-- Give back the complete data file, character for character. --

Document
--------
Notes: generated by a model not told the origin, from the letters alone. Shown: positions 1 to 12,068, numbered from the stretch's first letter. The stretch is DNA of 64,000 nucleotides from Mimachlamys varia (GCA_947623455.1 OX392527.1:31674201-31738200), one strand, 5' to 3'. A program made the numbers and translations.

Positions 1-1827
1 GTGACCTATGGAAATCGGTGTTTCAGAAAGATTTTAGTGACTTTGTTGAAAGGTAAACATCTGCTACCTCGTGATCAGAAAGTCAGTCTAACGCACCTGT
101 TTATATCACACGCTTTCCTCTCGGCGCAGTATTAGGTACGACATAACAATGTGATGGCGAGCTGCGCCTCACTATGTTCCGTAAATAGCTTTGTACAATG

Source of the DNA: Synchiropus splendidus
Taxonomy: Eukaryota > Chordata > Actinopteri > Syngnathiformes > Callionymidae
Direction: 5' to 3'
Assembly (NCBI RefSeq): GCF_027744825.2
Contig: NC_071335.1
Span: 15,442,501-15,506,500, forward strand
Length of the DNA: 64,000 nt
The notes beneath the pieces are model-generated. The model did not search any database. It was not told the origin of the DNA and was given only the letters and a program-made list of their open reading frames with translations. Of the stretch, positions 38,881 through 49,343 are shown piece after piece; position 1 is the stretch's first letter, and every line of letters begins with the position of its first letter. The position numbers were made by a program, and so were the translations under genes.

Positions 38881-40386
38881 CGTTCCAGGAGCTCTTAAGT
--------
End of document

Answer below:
Notes: generated by a model not told the origin, from the letters alone. Shown: positions 1 to 12,068, numbered from the stretch's first letter. The stretch is DNA of 64,000 nucleotides from Mimachlamys varia (GCA_947623455.1 OX392527.1:31674201-31738200), one strand, 5' to 3'. A program made the numbers and translations.

Positions 1-1827
1 GTGACCTATGGAAATCGGTGTTTCAGAAAGATTTTAGTGACTTTGTTGAAAGGTAAACATCTGCTACCTCGTGATCAGAAAGTCAGTCTAACGCACCTGT
101 TTATATCACACGCTTTCCTCTCGGCGCAGTATTAGGTACGACATAACAATGTGATGGCGAGCTGCGCCTCACTATGTTCCGTAAATAGCTTTGTACAATG

Source of the DNA: Synchiropus splendidus
Taxonomy: Eukaryota > Chordata > Actinopteri > Syngnathiformes > Callionymidae
Direction: 5' to 3'
Assembly (NCBI RefSeq): GCF_027744825.2
Contig: NC_071335.1
Span: 15,442,501-15,506,500, forward strand
Length of the DNA: 64,000 nt
The notes beneath the pieces are model-generated. The model did not search any database. It was not told the origin of the DNA and was given only the letters and a program-made list of their open reading frames with translations. Of the stretch, positions 38,881 through 49,343 are shown piece after piece; position 1 is the stretch's first letter, and every line of letters begins with the position of its first letter. The position numbers were made by a program, and so were the translations under genes.

Positions 38881-40386
38881 CGTTCCAGGAGCTCTTAAGT